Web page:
It's called "computable super-resolution" in some articles, but I would question it. In fact, we reduce the real resolution of the sensor in these some dozen times first in order to proudly restore it again. You have to try hard to sell it to someone.

But technically it's still more interesting than shaking the sensor in a pixel shifting spasm.

Computational aperture (bokeh)

Those who like to shoot bokeh hearts will be thrilled. Since we know how to control the refocus, we can move on and take only a few pixels from the unfocused image and others from the normal one. Thus we can get an aperture of any shape. Yay! (No)

Many more tricks for video

So, not to move too far away from the photo topic, everyone who's interested should check out the links above and below. They contain about half a dozen other interesting applications of a plenoptic camera.

Light Field: More than a photo, less than VR

Usually, the explanation of plenoptics starts with light fields. And yes, from the science perspective, the plenoptic camera captures the light field, not just the photo. Plenus comes from the Latin "full", i.e., collecting all the information about the rays of light. Just like a Parliament plenary session.

Let's get to the bottom of this to understand what a light field is and why we need it.

Traditional photos are two-dimensional. When a ray hits a sensor there will be a corresponding pixel in the photo that records simply its intensity. The camera doesn't care where the ray came from, whether it accidentally fell from aside or was reflected off of another object. The photo captures only the point of intersection of the ray with the surface of the sensor. So it's kinda 2D.

Light field images are similar, but with a new component — the origin and angle of each ray. The microlens array in front of the sensor is calibrated such that each lens samples a certain portion of the aperture of the main lens, and each pixel behind each lens samples a certain set of ray angles. And since light rays emanating from an object with different angles fall across different pixels on a light field camera's sensor, you can build an understanding of all the different incoming angles of light rays from this object. This means the camera effectively captures the ray vectors in 3D space. Like calculating the lighting of a video game, but the other way around — we're trying to catch the scene, not create it. The light field is the set of all the light rays in our scene — capturing both the intensity and angular information about each ray.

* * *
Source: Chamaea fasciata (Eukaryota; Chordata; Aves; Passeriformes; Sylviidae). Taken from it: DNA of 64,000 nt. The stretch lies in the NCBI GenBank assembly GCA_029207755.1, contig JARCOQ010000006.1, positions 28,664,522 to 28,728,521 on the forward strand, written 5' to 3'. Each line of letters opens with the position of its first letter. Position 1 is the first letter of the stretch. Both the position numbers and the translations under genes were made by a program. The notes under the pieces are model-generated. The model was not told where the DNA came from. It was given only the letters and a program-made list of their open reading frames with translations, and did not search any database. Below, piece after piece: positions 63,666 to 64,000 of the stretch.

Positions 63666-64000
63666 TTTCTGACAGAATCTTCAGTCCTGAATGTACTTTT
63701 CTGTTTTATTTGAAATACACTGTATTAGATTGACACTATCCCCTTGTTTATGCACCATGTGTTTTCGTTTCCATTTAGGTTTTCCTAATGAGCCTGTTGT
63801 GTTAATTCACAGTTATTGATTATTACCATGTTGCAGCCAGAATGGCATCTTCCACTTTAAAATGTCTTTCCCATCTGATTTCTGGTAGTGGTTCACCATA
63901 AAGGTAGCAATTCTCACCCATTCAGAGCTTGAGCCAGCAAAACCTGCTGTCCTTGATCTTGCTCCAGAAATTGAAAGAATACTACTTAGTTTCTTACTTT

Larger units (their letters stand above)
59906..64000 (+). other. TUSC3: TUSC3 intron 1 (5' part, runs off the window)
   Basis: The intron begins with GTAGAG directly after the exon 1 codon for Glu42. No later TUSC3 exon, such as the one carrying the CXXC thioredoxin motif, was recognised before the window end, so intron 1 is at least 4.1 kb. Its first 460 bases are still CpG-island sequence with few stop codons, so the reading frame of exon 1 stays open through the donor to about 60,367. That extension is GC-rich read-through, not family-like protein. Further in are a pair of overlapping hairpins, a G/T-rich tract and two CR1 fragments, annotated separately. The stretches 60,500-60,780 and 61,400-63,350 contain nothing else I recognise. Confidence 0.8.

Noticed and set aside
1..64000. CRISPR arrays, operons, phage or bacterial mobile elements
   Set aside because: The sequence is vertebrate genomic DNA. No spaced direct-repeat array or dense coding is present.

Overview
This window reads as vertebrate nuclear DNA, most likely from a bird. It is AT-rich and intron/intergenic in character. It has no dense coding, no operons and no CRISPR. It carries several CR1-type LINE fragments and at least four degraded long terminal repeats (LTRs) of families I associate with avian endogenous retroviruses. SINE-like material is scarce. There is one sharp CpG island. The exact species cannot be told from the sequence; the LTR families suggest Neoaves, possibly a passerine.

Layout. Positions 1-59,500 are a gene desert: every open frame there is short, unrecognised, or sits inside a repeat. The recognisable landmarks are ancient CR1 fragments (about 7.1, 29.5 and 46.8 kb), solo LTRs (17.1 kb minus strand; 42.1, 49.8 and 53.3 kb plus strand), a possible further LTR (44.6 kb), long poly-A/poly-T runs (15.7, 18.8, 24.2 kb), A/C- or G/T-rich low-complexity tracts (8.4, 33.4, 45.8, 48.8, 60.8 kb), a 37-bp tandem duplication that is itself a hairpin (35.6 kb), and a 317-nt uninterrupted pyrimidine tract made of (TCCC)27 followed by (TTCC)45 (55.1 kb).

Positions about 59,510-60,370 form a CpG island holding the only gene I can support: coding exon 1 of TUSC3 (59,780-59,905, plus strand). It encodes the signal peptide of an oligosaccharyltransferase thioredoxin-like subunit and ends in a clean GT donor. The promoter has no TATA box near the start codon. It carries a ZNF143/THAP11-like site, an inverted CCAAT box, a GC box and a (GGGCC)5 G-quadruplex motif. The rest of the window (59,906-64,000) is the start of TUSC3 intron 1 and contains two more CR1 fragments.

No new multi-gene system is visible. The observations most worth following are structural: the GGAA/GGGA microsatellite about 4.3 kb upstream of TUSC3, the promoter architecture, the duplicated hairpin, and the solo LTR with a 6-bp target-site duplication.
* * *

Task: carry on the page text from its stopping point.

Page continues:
There are a lot of mathematical models of light fields. Here's one of the most representative.

The light field is essentially a visual model of the space around it. We can easily compute any photo within this space mathematically. Point of view, depth of field, aperture — all these are also computable; however, one can only reposition the point of view so much, determined by the entrance pupil of the main lens. That is, the amount of freedom with which you can change the field of view depends upon the breadth of perspectives you've captured, which is necessarily limited.

I love to draw an analogy with a city here. Photography is like your favorite path from your home to the bar you always remember, while the light field is a map of the whole town. Using the map, you can calculate any route from point A to B. In the same way, knowing the light field, we can calculate any photo.

For an ordinary photo it's overkill, I agree. But here comes VR, where light fields are one of the most promising areas of development.

Having a light field model of an object or a room allows you to see this object or a room from multiple perspectives, with motion parallax and other depth cues like realistic changes in textures and lighting as you move your head. You can even travel through a space, albeit to a limited degree. It feels like virtual reality, but it's no longer necessary to build a 3D-model of the room. We can 'simply' capture all the rays inside it and calculate many different pictures from within that volume. Simply, yeah. That's what we're fighting over.


Vasily Zubarev is a Berlin-based Python developer and a hobbyist photographer and blogger. To see more of his work, visit his website or follow him on Instagram and Twitter.